Switching costs for drag work tend to be high. Whereas writing or coding just requires booting up your laptop wherever you are, going to the post office or to a consulate to get a visa can involve high switching costs.
Drag items are also event-driven. Instead of internal momentum determining starts and stops, external events do. If you wait for an hour in line in some government department, only to find when you get to the window that the service provider is breaking for lunch, there is basically nothing you can do about it.
So you can put it all together yourself now: 10x performance involves two things: generating thrust and minimizing drag. Let’s consider each in turn.
Generating thrust means you have to be capable of some sort of mindful-learning deliberate-practice behavior.
In other words, you need a thrust engine.
If you suddenly have four uninterrupted hours to spare, and a great energy/alertness level, but are at a loss about what to do with yourself, it means you do not have a thrust engine in your life.
Can you discover your engines? This is an open question that I am currently thinking about. My tentative conclusion is that a thrust engine has two parts: a natural talent, and a capacity for meta-cognition with respect to that talent. A thrust engine is a developed strength (though not all strengths are thrust engines). Strengths psychologists seem to think that anyone with a talent can develop it into a strength simply by investing time.
I don’t think that is true. I think a separate capacity for meta-cognition is a necessary ingredient that many hard-working and talented people lack. So they make no progress despite putting in the time. Without the meta-cognition, you don’t get either the autotelic positive feedback loop within work session, or the deliberate-practice improvements between sessions.
Maybe I’ll change my mind as I think more about this, but right now I am pessimistic. I’d say maybe 20-25% of people are mentally capable of creating thrust engines in their lives. About half of them probably never discover their talents at the right times and/or cannot find the opportunity to develop it. So sadly, only about 1 in 10 people luck out and develop a thrust engine.
The good news is that if you have a thrust engine, drag reduction is as simple as a scheduling prioritization rule:
Clear your calendar as much as possible (empty out the “hard landscape” to use GTD terminology), create as many longer windows as possible, and start filling them with thrust work.
This is one of the few very simple rules in life that isn’t simplistic. It is also intuitive, which is why people seem to keep rediscovering it. Besides Paul Graham, Wayne Dyer has also made a similar point (using an evocative demonstration involving big balls, little balls and a large container).
The great thing about this rule is that it is self-reinforcing. The more you fill your calendar with thrust work, the easier it gets, because you are creating value that can potentially bring in resources for drag reduction. You will also find yourself energetically investing in drag-reduction infrastructure (creating this infrastructure is thrust-work, but using it is still drag work, which is why so many people who are great at inventing systems and processes are terrible at actually using them).
That bad news is that if you don’t have a thrust engine in your life, drag reduction will also become nearly impossible, because there is no source of energy. Everything from getting organized to losing weight becomes easier if you have a thrust engine humming. Not only do you have a reason to reduce drag (free up more resources for thrust), you have the means to do so.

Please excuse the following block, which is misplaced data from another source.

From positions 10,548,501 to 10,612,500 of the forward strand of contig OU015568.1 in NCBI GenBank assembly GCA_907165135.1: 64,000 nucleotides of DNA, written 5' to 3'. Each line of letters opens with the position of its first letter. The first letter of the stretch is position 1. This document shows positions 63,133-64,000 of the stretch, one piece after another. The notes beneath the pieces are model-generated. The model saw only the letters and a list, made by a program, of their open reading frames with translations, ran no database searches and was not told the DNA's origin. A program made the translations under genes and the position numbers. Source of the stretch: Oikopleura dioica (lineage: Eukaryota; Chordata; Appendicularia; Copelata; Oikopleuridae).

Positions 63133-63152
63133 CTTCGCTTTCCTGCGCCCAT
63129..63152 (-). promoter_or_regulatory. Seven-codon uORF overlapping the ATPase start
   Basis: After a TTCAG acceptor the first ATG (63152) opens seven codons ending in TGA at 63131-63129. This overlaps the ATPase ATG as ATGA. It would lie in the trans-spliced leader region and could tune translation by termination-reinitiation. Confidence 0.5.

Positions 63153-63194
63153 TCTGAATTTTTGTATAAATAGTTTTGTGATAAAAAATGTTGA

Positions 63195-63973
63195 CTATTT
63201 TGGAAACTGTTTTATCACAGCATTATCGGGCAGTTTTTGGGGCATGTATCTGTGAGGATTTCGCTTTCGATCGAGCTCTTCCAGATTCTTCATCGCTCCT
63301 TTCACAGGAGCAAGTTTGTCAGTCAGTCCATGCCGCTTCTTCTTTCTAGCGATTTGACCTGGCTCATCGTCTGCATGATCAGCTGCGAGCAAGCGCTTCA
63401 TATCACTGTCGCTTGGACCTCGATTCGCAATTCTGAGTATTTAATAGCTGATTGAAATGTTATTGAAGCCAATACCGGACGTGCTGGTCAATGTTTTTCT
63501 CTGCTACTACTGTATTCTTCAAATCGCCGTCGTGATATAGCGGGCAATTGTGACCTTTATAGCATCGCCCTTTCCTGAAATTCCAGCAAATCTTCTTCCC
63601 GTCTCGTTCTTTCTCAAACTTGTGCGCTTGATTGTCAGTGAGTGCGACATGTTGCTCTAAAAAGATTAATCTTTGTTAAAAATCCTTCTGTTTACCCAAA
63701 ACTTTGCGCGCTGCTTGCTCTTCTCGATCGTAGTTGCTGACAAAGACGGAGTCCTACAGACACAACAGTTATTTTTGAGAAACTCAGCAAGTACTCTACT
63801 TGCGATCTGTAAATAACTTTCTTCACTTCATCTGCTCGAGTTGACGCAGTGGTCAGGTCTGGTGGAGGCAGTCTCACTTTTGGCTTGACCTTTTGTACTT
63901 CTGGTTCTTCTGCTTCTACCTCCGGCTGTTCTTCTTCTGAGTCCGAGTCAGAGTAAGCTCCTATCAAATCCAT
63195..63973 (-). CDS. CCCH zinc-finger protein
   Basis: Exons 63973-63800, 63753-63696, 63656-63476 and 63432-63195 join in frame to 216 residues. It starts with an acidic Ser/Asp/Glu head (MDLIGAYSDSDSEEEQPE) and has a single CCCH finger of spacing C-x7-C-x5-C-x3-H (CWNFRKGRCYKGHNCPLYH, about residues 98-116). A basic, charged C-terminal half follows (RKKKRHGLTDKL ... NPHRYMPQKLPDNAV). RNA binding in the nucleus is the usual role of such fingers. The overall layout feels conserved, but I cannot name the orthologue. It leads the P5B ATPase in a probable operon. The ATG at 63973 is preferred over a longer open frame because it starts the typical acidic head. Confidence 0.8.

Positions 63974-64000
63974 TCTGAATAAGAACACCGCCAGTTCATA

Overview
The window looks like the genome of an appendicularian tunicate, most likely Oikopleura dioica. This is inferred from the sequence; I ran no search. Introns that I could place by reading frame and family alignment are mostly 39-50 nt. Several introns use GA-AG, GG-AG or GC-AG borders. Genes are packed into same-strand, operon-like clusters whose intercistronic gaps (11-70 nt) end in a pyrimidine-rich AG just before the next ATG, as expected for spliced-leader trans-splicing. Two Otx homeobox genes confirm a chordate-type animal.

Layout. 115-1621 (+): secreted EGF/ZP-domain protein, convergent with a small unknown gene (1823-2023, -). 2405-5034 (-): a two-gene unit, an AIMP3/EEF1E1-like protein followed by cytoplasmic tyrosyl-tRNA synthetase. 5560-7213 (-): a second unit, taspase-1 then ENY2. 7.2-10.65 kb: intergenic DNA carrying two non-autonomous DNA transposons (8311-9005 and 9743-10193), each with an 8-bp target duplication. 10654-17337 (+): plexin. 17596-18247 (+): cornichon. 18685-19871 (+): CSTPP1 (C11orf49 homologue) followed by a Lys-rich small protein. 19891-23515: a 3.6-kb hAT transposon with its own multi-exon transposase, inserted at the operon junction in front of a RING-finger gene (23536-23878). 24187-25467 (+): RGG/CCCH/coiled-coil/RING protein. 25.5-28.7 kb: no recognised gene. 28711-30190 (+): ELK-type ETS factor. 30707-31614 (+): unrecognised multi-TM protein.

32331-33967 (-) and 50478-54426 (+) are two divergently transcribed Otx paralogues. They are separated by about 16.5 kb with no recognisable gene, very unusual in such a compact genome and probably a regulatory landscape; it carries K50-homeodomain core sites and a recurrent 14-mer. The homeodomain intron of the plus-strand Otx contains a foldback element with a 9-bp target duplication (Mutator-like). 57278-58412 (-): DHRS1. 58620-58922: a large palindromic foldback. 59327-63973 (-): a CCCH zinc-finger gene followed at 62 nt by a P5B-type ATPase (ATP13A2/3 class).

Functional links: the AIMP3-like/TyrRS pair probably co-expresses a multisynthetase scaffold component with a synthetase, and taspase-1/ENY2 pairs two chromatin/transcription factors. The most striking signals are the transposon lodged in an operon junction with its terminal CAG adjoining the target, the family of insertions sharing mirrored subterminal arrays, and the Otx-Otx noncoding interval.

Dealing with Drag Backlog
Prioritizing longer thrust work sessions will inevitably create a backlog of drag tasks. How you deal with them depends on whether you are cash-rich/time-poor, time-rich/cash-poor, or cash-poor/time-poor.
- Cash-Rich/Time-Poor: If you are cash-rich/time-poor, outsource everything you can. Hire people or services for every kind of drag work. Managing drag work is also drag work, so hire personal assistants to do it. Yes, it seems rather selfish to fill up others’ lives with drag work, but you can console yourself with two thoughts. First, there really are cases of “drag for me is thrust for you” types of work (though there is unfortunately a large “drag for everybody” category). Second, for many people the choice isn’t between thrust and drag. It is between destitution and drag. It can be a win-win at least in the short term. If somebody doing drag work for you discovers a thrust engine in their lives, be generous. Help them move to the 10x side.
- Time-Rich/Cash-Poor: If you are time-rich/cash-poor, your options are more limited. Procrastinate, let the drag work pile up, and then batch process them whenever you find the energy. At least you’ll save on switching costs. You could also give up some luxuries in order to be able to afford to outsource some sorts of drag work.
- Time-Poor/Cash-Poor: Our lives are structured so that we tend to progress from time-rich to cash-rich, via a horrible transition phase (usually mid thirties to mid forties) when you are time-poor and cash-poor. This is even worse if you have kids. There is really no good solution in this regime. I am in this situation now, and I chose to give up significant cash for significant time.
- Time-Rich/Cash-Rich: If you are both time-rich and cash-rich, surprisingly, things may not all rosy. From meeting a few people who are “lucky” enough to be in this state, I’ve noticed that this state attracts significant anomie. If you suffer from the anomie of time+cash richness, I’ll think your situation through for you if you pay me.
Getting to 10x and Staying There
Being without a thrust-engine is horrible. The periods of my life when I lacked one are the worst ones I remember. Unfortunately, thrust engines have a lifespan (generally between 7-10 years). You have to get through an initial starter-motor phase, hit an ignition point, and then keep the engine running until it wears out. You’d better have another engine starting up by that point, or you’ll be in trouble.
In high school, my thrust engines were swimming, ping-pong and math. In college, I had swimming, theater and reading. Then I went through a bad phase when I had nothing. Then I got to ignition with Matlab programming. When that engine began to die, my writing practice hit ignition. I am now 4 years into a phase with writing as my main thrust engine. I think the engine will burn out in about 3-4 more years, at which point I’ll need to either find something new, or fundamentally reboot my writing.
Getting to 10x when you have an engine humming takes another level of effort, much of it devoted to drag reduction. I’ll be 37 next month. I’d estimate that I’ve spent maybe 8-12 months overall in 10x mode. I am trying to systematically raise the “10x uptime” in my life, but it isn’t easy.
If you want to dig deeper into some of the ideas in this post, there is related material throughout Tempo. Chapters 2 and 3 should be of particular interest.